A photographic exhibition highlighting women in archaeology and geoscience past and present - featuring fourteen portraits of contemporary 'trowelblazers' posed as their historic counterparts.
Pioneering British researchers have played vital roles in the development of the Earth Sciences, making discoveries that underpin our modern world. Together they account for an enormous variety of impacts on British life, from economic and urban contexts to natural and cultural realms.
Beginning around 200 years ago as the pursuits of mostly wealthy individuals, the related heritage fields of archaeology, palaeontology and geology evolved into the investigative sciences of today. While many of the renowned figures in these fields throughout the past two centuries are men who are rightly famous and celebrated for their work, there are huge numbers of largely unrecognised women who also made key contributions, right from the start.
Raising Horizons highlights the roles and contributions of women in the development of archaeology, palaeontology and geology. Their achievements range from discovering footprints nearly a million years old, reconstructing Antarctica’s lost forests, multi-media explorations of prehistory and training virtually a whole generation of archaeologists.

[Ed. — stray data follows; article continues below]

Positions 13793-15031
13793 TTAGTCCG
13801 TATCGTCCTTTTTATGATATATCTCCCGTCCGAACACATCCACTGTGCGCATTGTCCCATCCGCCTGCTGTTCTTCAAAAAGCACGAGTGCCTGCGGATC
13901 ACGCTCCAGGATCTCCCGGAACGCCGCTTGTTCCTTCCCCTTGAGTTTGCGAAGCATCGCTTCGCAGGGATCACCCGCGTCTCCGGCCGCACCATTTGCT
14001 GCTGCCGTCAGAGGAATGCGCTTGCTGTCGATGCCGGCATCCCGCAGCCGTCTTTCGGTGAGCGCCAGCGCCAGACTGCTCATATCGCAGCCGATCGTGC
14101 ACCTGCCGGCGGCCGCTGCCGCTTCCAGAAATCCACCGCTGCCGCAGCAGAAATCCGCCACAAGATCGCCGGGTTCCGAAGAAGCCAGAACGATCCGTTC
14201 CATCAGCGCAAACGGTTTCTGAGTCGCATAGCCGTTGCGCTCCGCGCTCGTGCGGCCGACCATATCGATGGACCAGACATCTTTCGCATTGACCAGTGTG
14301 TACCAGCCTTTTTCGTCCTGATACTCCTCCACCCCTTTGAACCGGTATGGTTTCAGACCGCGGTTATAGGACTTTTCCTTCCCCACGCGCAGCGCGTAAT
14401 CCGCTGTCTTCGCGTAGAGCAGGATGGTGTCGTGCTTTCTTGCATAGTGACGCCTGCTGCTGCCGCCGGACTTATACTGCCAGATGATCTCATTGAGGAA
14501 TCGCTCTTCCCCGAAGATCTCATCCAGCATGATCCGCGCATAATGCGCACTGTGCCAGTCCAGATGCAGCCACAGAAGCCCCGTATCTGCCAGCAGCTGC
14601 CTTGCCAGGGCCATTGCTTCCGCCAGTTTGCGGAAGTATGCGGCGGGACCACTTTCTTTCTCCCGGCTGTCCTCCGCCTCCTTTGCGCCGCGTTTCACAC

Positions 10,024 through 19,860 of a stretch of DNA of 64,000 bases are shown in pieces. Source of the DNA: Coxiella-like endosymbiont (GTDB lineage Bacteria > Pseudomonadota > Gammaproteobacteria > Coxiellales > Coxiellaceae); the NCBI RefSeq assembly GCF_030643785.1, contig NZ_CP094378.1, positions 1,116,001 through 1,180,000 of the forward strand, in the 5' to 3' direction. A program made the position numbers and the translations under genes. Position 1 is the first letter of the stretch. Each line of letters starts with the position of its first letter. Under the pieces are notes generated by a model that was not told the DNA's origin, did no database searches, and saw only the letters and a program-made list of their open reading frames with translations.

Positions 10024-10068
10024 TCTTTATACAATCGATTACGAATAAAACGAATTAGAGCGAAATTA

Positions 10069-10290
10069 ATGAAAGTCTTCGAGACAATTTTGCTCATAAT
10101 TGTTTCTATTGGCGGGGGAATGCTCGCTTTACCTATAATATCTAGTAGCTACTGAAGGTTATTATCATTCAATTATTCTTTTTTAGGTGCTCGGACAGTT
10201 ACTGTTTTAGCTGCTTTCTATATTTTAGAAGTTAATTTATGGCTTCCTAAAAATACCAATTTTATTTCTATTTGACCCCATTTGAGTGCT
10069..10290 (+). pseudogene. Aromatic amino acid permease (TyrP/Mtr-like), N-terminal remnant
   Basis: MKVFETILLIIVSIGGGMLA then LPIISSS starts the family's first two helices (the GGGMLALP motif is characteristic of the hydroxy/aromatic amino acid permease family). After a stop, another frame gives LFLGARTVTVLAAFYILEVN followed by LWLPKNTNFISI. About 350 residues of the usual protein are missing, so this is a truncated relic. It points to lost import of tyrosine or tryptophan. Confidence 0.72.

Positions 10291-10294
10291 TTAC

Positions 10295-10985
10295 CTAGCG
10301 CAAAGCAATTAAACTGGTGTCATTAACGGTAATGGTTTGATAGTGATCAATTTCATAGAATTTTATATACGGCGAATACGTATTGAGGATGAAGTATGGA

Fourteen portraits, posed by women working in the field today, depict an imagined moment in time from the life of a historical counterpart. Based on evidence including original photographs, memoirs, biographies and fieldwork diaries, the exhibition brings to life forgotten women from the past, whilst highlighting their continuing impact and legacy through their connections to today’s pioneers.
This photographic exhibition will take place in our Atrium Art Gallery in Poole House, Talbot Campus, from 30 April until 22 June, booking is not required.